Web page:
9.  Yes.  If you never submit, you will never get published there.

10.  Yes.  If you submit good stuff, then the editor and referees may remember that you’re working on good stuff, even if it’s not of general interest and they will be more likely to remember to send opportunities your way and to cite your work in their own work.

Academic readers:  What do you do?  Do you submit one tier up from where you think you’ll place or do you start right at that tier?  What *should* you do?  Do you follow the same advice you give others?  Non-academic readers:  Should you generally aim high or go with the safer choice?

 

You'd BETTER be pleased to inform me

40 Responses to “Should you submit to the top journals?”

  1. David Stern Says:

    If I have a paper that I think is of more general interest or I think is really good, I submit it to the best journal I think I can get it in. In economics these journals desk reject a lot of papers, so you probably won’t waste much time. I’ve managed to get papers into the top journal in the world (Nature) and in a good but not very regular economics journal (Journal of Economic Literature) this way. But most of my publications are in what would be considered “field journals”. Generally I pick the top journal I think might possibly publish the paper first. That’s usually the top field journal.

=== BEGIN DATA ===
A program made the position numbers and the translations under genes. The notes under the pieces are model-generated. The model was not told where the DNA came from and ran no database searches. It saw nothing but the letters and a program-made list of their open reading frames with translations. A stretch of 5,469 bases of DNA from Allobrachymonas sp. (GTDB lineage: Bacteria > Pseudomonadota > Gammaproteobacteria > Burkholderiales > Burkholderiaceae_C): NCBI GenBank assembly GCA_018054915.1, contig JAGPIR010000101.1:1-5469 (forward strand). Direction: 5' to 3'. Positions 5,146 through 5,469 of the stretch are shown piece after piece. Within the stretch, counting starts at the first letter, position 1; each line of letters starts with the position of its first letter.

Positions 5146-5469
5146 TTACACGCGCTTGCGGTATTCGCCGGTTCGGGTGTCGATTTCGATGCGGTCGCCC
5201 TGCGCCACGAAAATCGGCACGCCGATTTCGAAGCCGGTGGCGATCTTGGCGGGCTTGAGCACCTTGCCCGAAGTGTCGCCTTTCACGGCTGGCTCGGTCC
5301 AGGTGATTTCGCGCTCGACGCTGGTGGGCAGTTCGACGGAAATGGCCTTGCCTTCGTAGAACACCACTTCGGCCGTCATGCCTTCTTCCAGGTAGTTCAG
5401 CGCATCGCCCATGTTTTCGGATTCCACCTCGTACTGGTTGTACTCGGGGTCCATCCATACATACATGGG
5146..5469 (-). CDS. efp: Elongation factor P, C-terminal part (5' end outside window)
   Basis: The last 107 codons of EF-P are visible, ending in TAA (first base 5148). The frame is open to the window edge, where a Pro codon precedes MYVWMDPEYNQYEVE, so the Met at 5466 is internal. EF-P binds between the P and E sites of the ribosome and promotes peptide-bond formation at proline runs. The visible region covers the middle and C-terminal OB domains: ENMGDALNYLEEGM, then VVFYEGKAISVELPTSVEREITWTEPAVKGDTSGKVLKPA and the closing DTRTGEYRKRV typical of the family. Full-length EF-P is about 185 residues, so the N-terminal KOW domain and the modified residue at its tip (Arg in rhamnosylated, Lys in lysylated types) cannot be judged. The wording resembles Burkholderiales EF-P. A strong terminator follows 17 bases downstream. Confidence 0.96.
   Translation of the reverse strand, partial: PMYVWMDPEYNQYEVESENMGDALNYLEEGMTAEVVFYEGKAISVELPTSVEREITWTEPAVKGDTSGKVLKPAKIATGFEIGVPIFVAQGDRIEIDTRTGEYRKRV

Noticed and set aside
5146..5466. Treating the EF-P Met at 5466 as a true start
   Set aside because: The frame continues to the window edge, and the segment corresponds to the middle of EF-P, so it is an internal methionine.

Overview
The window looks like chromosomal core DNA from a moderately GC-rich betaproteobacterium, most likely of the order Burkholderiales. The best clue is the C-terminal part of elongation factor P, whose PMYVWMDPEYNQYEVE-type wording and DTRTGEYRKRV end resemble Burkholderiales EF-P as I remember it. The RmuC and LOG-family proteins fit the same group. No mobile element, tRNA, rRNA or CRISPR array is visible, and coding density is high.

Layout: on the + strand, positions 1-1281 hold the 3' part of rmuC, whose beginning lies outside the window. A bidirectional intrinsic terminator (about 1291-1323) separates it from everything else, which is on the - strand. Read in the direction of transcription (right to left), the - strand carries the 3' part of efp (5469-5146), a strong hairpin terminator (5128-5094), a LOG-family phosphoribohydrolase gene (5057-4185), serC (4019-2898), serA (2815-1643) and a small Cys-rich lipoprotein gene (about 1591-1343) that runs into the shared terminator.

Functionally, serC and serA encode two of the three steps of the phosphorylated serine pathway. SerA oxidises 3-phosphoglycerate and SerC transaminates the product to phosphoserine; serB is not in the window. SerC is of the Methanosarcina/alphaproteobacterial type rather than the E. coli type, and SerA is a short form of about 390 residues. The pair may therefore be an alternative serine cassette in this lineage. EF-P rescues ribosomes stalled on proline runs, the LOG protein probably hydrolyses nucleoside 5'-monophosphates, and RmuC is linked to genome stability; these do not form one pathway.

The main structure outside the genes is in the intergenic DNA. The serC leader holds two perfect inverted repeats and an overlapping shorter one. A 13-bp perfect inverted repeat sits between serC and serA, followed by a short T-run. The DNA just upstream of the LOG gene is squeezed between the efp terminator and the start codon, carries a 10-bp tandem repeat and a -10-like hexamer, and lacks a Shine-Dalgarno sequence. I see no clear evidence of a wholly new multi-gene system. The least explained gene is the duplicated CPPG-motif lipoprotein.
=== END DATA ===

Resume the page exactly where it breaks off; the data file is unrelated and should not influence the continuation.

• nicoleandmaggie Says:

      #2 has a similar strategy, but you never know if you are underestimating (or overestimating) what is the “best journal it could get into” until you try. Also there is one journal that is good but has a ferocious lag time that has bitten me before, so it’s not a good choice for me right now.

  2. OMDG Says:

    Always aim high. I’ve definitely had some pleasant surprises. Also, if it’s a grad student’s work, why WOULDN’T you tell them to aim high, since they’re the one doing all the work anyway.

  3. Chelsea Says: